At the beginning of the war, many of the islands that the US tried to recapture from the Japanese did not even have reliable maps. The Catalinas were invaluable in bringing back quality photographic imagery to develop the first accurate maps. Special cameras were mounted in the bomb bay and the airplane had to fly a perfectly level course at a fixed altitude with an unvarying direction in order to produce photos that could be pasted-up together in a mosaic useful to planners and analysts. This was 33 years before the first GPS was invented, so maintaining consistent flight paths was critical. However, this made the PBY-5 a sitting duck as far as Japanese anti-aircraft batteries were concerned and all recon missions were fought through a tremendous cloud of flak. This was especially true when tasked with battle damage assessment (“strike coverage”) where they flew at the tail end of a bomber squadron to snap pictures of the destruction. Koski’s memoir really puts you in the scene:
“Finally, came the moment we all dreaded; the steady, straight-on course through angry black gobs of flak with nowhere to hide. The Japanese gunners knew we were coming and they were ready and waiting. With no margin of safety and with our belly exposed to hot steel from below, we prayed as fervently as any man has…. Seconds turned into minutes and minutes turned into hours as the plane shook from aerial explosions, as the ugly black clusters of flak mushroomed around us”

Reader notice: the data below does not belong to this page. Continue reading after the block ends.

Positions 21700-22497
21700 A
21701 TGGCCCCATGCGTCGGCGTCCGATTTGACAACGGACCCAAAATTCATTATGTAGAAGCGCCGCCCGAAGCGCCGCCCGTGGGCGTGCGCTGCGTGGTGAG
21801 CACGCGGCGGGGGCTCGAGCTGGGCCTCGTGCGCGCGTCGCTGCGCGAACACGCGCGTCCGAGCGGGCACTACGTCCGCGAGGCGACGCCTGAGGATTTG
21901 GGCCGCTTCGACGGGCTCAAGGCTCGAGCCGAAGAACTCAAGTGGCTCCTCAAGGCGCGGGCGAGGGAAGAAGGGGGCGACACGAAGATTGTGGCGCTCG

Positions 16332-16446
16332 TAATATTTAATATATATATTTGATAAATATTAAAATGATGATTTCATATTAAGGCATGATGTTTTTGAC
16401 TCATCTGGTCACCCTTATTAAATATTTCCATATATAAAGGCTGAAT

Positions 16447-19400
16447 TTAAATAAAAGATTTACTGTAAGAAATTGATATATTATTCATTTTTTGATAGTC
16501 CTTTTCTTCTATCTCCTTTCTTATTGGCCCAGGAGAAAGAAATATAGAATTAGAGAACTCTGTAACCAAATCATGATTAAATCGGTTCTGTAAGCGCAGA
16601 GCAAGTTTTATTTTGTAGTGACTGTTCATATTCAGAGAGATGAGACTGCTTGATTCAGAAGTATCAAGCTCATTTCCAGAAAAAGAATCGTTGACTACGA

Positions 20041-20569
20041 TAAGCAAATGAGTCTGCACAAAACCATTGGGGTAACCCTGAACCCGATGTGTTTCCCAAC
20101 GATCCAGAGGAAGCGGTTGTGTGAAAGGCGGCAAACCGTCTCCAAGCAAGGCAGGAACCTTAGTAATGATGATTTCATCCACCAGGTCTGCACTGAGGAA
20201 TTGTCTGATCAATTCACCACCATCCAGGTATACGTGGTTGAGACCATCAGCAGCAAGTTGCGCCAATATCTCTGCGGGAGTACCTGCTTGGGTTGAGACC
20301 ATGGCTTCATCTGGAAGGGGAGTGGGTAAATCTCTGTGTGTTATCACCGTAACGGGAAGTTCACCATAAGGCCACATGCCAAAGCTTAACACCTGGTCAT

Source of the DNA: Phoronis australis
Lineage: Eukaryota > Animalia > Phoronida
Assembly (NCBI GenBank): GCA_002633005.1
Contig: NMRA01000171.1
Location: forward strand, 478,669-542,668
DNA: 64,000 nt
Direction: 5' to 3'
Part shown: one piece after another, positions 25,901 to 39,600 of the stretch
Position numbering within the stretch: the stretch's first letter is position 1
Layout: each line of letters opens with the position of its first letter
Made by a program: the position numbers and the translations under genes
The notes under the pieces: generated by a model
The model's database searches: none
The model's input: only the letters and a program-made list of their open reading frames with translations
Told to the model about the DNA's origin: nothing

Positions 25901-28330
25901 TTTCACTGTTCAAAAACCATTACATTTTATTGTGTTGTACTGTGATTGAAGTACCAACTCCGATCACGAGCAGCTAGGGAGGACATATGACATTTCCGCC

Eino Koski describes an idyllic assignment in Hawaii just before the outbreak of hostilities after the infamous raid on Pearl Harbor. His first-person description of surviving the attack is visceral and really puts you in the picture as America’s greatest battleships are crippled or destroyed with the biggest mass casualty the USA had ever experienced. Indeed, the water in Pearl Harbor was still filled with burning oil when his airplane was dispatched on December 8th with the task of finding the Japanese fleet. Eino’s squadron had been decimated by the sneak attack, only four out of eleven airplanes could be made airworthy at that time.